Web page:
Monday, February 23, 2004


Citigroup, the world's largest financial services company, is buying into the South Korean market. Citi's ability to make such direct investments in Korea's financial sector is the direct result of the sweeping structural reforms unrelated to the short-term liquidity problem South Korea faced during the Asian financial crisis that Korea was forced to accept as a condition for an IMF assistance package.

According to Deryck Maughan, chief executive of Citigroup International: "There are a whole series of markets... that are now opening to foreign
direct investment. What we have accomplished in Mexico with Banamex or
Poland with Handlowy we feel we can accomplish in a number of Asian

Then US Treasury Secretary and now Director and Chairman of the Executive Committee at Citigroup Robert Rubin, incidentally, oversaw this structural transformation of the Korean economy.

Citigroup's expansion into South Korea is eerily reminiscent of their expansion into Mexico in the wake of the reforms extracted from Mexico in the Rubin master-minded bailout of the Peso in 1995.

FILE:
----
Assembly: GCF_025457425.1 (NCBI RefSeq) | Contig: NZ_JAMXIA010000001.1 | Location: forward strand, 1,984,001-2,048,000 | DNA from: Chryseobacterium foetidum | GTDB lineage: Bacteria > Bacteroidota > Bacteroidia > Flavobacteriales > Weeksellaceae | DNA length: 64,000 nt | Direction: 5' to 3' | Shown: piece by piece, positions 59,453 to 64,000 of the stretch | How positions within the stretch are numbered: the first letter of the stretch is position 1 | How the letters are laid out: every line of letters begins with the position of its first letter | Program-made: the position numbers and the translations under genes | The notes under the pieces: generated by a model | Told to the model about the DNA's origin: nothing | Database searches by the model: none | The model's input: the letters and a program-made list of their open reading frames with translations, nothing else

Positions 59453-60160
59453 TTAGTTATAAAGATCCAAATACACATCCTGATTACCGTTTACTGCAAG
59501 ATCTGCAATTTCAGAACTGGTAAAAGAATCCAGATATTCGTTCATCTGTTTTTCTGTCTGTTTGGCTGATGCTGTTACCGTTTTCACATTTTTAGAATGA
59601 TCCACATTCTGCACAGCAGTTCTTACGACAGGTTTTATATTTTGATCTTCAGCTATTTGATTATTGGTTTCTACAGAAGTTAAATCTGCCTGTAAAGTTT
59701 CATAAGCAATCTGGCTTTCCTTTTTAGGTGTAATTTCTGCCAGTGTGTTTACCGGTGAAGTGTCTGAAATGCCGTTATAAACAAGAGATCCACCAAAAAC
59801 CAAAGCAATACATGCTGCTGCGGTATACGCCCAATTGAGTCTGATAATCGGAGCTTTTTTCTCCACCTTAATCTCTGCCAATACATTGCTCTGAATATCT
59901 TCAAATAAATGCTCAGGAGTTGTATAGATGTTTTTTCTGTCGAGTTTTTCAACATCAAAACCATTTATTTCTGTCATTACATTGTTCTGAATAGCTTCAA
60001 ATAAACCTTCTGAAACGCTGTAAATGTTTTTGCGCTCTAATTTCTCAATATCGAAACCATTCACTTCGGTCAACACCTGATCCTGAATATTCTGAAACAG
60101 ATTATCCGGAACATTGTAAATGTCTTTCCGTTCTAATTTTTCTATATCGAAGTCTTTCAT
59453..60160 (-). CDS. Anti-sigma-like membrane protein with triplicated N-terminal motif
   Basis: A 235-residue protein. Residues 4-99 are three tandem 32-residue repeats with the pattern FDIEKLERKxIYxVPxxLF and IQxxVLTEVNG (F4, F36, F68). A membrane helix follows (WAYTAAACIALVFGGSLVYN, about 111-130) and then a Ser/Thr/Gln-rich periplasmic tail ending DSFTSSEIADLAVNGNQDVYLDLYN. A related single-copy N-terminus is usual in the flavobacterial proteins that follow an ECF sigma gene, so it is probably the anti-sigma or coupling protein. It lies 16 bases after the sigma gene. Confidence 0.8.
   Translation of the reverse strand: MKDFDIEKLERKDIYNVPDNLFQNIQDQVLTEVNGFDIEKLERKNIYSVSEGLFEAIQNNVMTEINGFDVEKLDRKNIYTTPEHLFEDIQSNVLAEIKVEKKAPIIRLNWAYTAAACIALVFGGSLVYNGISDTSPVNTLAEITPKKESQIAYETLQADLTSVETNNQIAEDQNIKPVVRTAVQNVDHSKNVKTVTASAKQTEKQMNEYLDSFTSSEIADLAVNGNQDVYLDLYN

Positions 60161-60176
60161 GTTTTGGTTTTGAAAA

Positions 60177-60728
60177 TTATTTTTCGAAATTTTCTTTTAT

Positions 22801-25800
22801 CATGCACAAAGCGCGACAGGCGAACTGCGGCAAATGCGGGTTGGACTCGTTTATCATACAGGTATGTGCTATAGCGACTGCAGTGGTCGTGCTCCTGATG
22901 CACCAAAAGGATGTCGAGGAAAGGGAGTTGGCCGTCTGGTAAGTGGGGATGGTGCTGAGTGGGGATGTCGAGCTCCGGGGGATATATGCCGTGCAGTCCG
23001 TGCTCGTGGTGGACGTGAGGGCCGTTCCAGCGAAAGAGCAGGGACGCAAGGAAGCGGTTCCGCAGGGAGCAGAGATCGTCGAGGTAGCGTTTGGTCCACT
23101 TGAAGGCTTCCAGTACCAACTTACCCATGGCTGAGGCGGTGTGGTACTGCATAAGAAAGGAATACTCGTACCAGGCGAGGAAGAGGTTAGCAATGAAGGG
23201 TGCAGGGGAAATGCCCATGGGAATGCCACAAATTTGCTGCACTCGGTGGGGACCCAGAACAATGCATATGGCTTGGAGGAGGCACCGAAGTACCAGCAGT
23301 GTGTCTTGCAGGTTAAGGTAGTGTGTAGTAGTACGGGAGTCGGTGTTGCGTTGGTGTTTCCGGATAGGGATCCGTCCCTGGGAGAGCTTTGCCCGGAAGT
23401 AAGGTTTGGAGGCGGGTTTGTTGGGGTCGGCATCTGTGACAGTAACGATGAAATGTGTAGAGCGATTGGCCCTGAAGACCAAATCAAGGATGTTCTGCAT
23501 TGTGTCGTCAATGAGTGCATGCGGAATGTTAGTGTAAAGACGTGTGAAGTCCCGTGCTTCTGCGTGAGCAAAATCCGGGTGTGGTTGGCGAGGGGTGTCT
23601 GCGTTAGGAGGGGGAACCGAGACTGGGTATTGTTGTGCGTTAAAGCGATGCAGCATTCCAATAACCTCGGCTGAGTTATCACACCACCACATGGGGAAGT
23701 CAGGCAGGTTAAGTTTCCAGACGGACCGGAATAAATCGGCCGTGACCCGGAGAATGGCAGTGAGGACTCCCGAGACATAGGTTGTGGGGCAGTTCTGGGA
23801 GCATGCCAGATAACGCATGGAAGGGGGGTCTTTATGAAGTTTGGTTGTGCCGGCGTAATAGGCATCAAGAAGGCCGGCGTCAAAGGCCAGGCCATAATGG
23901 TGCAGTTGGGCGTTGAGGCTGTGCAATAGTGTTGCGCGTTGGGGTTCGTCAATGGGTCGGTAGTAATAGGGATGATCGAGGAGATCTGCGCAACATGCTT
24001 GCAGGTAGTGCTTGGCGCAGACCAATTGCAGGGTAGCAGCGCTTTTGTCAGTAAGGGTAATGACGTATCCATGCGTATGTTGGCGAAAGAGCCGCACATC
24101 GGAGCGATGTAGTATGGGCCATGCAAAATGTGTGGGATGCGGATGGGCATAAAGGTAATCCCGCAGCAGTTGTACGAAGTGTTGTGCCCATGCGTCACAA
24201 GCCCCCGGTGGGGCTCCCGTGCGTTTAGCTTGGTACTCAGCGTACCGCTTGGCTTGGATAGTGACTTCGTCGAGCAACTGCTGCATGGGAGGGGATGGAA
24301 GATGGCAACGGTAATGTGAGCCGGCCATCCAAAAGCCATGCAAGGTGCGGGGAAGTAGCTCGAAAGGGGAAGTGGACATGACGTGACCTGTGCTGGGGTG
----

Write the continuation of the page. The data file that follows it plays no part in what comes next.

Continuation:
Aside from Citi's global civic worth, which I've often documented, the globalization of financial enterprises raises a number of sticky concerns. Multinational banks have been shown to be a major instrument in the transmission of financial crises around the world through otherwise dis- or distantly connected economies. They also have been shown to reduce the level of credit available to consumers and domestic small and medium-sized enterprises--the building blocks of economic development.


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